They’re still living on the influence they had back in the day. It’s like a queen without a country.’ Over a veal-and-fusilli lunch with his team around a grand dining table in the main house laid with tropics-themed glassware and the words La Jungle du Roi splashed across it, Plein talks about his newest ventures: Billionaire Couture, the swanky tailoring company he recently took over, and Plein Sport, the high-end sportswear line he’s launching this season after recognising a gap in the high-end market. He frequently refers to the New and Old Economies, how fashion belongs to the latter and has to ‘perform’, while industries like ad tech ‘don’t even make profit, they don’t even perform, but their value is blown up at the stock market. People are investing in the future.’ Hardly a surprise, he’s a big fan of Tesla founder Elon Musk (‘I really look up to this gentleman’), but no fan of the fashion conglomerates, which ‘control the industry, and don’t let a lot of newcomers enter. I feel like David against Goliath. We are still the small one. These are monsters.’ Back at the table, his Romanian girlfriend of just a few months, Andreea Sasu, flashes her extended eyelashes at him as he likens classic fashion houses to ‘old ladies who’ve had a lot of plastic surgery done.’ Cue the analogy of the year: ‘When you get old, no one wants to fuck you any more. Right now, we’re the young girl everyone wants to fuck,’ – girlfriend giggling from the side. ‘Do you remember when Guns N’ Roses were on top? Every model wanted to date a rock star. Everything was influenced by rock. Now, hip-hop has taken over and it’s a new culture,’ he says, some rap track still at it in the background. Next to the table is a large silver frame with a Mario

Testino picture of Kate Moss in it. ‘I should change it, it was in there when I bought it.’ After lunch, Cribs continues: the massage room, the sauna, the gym where Plein only does cardio. Every room has a name – he likes the way it sounds when you say it: ‘I’m staying in Love, I’m staying in Lust.’ In the black-and-white sitting room, white leather Barcelona chairs coexist with eggshell sofas draped in blankets made of fur. It’s very Kris Jenner’s house. A cushion adorned with crystals reads, ‘Rich girls will take your heart, bitch girls will take your money’. Two zebra heads are mounted on the wall next to a fireplace filled with magnum Baobab candles. ‘No, I don’t hunt,’ he says, already on his way to the next room. ‘Only women. And I’m good at it!’ Guiding us through the house, he switches between décor notes and fashionindustry observations on a constant Red Bull-fuelled stream of consciousness. Intense as it is, Pleinland is far from hostile. What eventually strikes you as you wander around this showroom-like home, with framed nightlife pictures of Plein with friends at Jimmy’z and Les Caves du Roy, entire walls covered in stucco antlers, fencing masks and drinking horns scattered here and there, and a huge red gorilla by Richard Orlinski in the garden, is an all-important dismissal of self-irony. If Plein approached his world with the sense of humour you’d somehow expect, all things considered, the illusion would collapse – and so would his dreamy reality. ‘I had so much fun creating this house, I couldn’t even have sex without thinking of it,’ he admits. ‘In German we say, Der Weg ist das Ziel’ – the journey is the reward. ‘The dream is always more beautiful than the reality. The second you realise your dream, you’ve destroyed it. A person without dreams has no reason to be alive.’ Go on, hashtag it.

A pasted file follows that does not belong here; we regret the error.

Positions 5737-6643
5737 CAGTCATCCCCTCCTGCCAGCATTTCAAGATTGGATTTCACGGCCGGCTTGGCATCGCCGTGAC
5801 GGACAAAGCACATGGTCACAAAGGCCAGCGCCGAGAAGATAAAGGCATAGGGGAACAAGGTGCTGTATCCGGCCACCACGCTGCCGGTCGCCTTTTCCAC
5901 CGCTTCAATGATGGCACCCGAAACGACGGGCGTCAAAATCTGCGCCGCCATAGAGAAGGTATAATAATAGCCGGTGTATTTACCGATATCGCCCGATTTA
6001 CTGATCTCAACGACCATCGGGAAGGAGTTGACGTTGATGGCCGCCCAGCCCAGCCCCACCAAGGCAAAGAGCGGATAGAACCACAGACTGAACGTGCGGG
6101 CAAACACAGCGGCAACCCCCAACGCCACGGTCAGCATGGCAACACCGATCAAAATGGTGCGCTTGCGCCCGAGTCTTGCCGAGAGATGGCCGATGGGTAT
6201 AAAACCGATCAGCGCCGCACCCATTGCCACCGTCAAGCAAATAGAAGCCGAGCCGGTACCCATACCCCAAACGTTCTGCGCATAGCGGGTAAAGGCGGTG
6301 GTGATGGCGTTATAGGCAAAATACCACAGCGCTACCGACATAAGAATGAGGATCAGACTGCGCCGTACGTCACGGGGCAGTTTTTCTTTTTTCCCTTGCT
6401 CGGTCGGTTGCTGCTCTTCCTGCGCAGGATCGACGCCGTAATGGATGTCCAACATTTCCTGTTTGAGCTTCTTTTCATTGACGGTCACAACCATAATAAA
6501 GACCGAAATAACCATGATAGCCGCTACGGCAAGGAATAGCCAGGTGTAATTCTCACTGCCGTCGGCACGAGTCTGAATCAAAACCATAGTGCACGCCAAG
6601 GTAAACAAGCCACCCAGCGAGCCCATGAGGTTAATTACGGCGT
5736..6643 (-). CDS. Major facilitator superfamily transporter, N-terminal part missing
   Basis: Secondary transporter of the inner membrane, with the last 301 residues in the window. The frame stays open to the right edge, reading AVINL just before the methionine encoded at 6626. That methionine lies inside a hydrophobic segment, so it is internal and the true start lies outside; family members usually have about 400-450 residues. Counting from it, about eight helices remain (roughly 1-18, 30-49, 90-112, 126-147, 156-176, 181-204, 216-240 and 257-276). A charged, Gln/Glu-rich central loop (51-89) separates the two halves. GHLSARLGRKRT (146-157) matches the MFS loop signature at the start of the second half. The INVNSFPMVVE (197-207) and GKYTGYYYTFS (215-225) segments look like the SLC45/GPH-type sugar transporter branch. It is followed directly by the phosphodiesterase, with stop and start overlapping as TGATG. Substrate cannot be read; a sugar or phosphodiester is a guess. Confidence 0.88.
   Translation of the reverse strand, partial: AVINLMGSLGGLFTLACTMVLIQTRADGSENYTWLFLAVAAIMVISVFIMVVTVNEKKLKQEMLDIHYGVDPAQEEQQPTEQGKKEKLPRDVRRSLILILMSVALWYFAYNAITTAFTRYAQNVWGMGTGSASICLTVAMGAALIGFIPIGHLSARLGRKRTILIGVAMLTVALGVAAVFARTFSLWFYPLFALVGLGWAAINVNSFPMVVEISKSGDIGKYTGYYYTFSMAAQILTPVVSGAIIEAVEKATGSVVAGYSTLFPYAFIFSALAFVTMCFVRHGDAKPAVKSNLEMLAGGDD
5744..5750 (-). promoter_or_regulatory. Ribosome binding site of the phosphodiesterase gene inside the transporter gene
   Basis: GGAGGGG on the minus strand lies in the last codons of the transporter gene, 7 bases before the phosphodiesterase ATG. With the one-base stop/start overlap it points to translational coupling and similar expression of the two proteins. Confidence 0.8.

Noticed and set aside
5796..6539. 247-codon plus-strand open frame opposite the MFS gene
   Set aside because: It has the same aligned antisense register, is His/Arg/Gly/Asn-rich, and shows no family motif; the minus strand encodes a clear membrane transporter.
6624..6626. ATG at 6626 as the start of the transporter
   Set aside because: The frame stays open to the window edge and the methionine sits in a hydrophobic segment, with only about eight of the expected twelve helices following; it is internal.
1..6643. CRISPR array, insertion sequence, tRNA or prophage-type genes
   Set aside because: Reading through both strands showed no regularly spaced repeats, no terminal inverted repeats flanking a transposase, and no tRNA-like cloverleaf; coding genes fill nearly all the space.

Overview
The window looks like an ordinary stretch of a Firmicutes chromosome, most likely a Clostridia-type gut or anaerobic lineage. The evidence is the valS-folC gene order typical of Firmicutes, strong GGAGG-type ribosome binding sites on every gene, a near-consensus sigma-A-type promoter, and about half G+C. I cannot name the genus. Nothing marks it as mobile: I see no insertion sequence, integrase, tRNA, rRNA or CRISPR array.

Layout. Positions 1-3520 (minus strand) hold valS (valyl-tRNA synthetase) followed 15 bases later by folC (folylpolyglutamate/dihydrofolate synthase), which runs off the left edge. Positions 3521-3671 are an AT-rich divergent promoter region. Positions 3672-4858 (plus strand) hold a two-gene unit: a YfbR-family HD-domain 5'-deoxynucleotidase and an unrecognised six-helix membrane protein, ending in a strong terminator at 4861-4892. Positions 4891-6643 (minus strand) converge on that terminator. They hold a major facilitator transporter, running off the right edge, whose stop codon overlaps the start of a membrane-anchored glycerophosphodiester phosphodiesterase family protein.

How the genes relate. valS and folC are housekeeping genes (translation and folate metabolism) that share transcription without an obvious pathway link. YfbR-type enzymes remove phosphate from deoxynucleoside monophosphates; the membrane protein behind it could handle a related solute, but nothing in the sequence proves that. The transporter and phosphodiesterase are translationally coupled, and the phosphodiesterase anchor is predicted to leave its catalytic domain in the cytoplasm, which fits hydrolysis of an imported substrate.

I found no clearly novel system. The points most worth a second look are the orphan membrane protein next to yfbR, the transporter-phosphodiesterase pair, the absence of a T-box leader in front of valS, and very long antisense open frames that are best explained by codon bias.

The ‘Club Tropicana’ video has nothing on Plein’s fairy-lit and fabulous swimming pool, where visitors can take a dip before enjoying a glass of ‘Champlein’…

B Court shoes, £840 and Site boots, £880, both by BUSCEMI.COM

GQ Style Partnership

Court of appeal s a young man in Long Island in the early Eighties, sneaker designer Jon Buscemi found himself with a front row seat to a cultural revolution. ‘I was really lucky to grow up in a suburb of New York City where you really had worlds colliding in the art scene, the graiti scene and the hip-hop and punk rock music scenes,’ he says. ‘Every culture had their sneakers, from the head-bangers and the rockers to the reggae guys and the hip-hop girls. I was influenced by not only street fashion but also the luxury side too. We had a local Army Navy store and then we also had a Gucci shop. There was this meeting of high and low, but the most important piece of your outfit, always, was your shoes.’ The idea of combining iconic New York design with high-end luxury standards is all over Buscemi’s latest creation, the B-Court Shoe. It’s a classic basketball sneaker with a hand-stitched upper and hand-painted edges, and includes the 18-carat gold lock that comes as standard with all Buscemi shoes. ‘Most sneakers and sneaker companies have heritage in basketball,’ explains Buscemi. ‘I wanted to take it back to our roots. Our first shoe was a basketball shoe so we wanted to up the ante. That meant taking my favourite basketball shoes of all time, either old or modern, and melding them and molding them the way I wanted them to be. That’s why when you look at the B-Court you’ll see influences and cues from “famous” basketball shoes of today and yesterday.’ Like all Buscemi sneakers, the B-Court Shoe is hand-crafted in Civitanova in Italy, a place which has carved out a niche for itself as the world’s luxury shoe capital and is used by many of the world’s leading brands. ‘I didn’t pick it, it kind of picked me,’ says Buscemi of his decision to have his shoes made there. ‘When we created the